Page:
Yen keeps to three-and-a-half-week minimum
On Tuesday, the Japanese yen stood close to 3-1/2-week minimum on a combination of growing hopes for monetary easing by the BOJ, a broad recovery in risk appetite as well as speculation regarding M&A-related yen-selling.
The New Zealand dollar appeared to be one of the major movers in early Asian trade. It dropped abruptly after the Reserve Bank of New Zealand had accelerated its efforts to impose new curbs on a hot housing market. That’s another move closer towards a rate cut.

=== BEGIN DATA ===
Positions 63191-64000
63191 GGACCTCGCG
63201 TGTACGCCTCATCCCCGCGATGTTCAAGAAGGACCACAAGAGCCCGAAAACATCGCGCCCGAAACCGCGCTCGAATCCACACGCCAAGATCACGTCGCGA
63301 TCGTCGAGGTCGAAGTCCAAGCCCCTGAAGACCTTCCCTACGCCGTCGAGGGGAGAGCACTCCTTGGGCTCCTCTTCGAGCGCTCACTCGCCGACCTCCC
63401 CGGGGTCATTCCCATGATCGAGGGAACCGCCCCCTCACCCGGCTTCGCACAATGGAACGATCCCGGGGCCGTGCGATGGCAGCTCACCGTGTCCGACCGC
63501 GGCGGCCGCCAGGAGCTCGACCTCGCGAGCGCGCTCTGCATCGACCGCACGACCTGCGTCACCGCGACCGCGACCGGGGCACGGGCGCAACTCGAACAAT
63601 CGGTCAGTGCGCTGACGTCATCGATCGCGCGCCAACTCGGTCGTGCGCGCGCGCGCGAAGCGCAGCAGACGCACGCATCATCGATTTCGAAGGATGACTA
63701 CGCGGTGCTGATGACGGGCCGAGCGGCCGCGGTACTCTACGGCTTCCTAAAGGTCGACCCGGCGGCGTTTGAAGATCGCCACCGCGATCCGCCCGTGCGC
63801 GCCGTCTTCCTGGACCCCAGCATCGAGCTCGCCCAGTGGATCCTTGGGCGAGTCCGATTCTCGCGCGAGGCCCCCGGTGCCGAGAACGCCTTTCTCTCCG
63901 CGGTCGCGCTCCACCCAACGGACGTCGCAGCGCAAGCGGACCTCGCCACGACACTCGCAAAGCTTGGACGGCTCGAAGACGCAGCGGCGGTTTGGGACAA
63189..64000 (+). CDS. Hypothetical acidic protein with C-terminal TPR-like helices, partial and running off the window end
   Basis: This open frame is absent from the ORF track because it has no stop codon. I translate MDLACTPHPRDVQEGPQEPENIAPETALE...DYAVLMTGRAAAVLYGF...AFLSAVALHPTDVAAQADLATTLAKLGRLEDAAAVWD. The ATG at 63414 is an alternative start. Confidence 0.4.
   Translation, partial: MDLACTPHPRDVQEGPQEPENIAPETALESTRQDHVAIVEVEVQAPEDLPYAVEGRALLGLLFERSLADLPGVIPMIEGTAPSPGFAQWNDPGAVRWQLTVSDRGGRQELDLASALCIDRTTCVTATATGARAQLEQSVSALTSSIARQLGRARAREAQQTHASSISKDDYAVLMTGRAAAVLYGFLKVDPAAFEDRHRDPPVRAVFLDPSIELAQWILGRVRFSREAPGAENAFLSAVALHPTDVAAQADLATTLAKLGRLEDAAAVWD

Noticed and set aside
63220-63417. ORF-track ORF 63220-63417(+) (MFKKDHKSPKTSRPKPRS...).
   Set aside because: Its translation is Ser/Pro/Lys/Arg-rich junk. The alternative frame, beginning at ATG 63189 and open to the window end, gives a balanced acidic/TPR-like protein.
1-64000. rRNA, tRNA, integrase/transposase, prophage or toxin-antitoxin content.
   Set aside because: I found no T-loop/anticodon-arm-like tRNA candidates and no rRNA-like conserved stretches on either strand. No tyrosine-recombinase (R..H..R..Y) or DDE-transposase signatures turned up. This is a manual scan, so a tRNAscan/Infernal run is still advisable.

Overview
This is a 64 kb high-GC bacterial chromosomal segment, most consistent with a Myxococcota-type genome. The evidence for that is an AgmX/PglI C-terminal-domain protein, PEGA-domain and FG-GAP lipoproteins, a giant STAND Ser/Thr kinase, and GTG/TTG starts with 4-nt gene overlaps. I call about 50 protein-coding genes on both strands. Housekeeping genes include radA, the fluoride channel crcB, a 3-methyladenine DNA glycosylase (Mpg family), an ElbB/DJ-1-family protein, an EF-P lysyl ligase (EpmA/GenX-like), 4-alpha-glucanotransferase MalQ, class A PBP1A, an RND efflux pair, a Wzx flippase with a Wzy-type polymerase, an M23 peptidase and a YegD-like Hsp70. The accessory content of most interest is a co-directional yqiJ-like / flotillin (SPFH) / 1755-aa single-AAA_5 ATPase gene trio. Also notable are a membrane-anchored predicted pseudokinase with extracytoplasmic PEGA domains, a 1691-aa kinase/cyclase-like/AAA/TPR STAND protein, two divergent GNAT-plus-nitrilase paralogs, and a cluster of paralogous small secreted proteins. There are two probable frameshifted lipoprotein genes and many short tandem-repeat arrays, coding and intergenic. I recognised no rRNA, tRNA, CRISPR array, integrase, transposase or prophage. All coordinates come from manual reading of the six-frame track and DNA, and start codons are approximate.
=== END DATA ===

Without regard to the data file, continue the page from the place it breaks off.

The Japanese yen was worth 106.20 yen to the greenback, having sagged to as low as 106.33 in early trade, hitting its lowest value since June 24.
It’s currently backed up at its 55-day moving average at 106.34, though a break of this level could prompt investors to test its June 24 minimum of 106.875.
Speculators have been circulating that the Bank of Japan is going to further ease its monetary policy at the rate review on July 29, because the government in Tokyo is working on a new fiscal stimulus to boost the Japanese economy.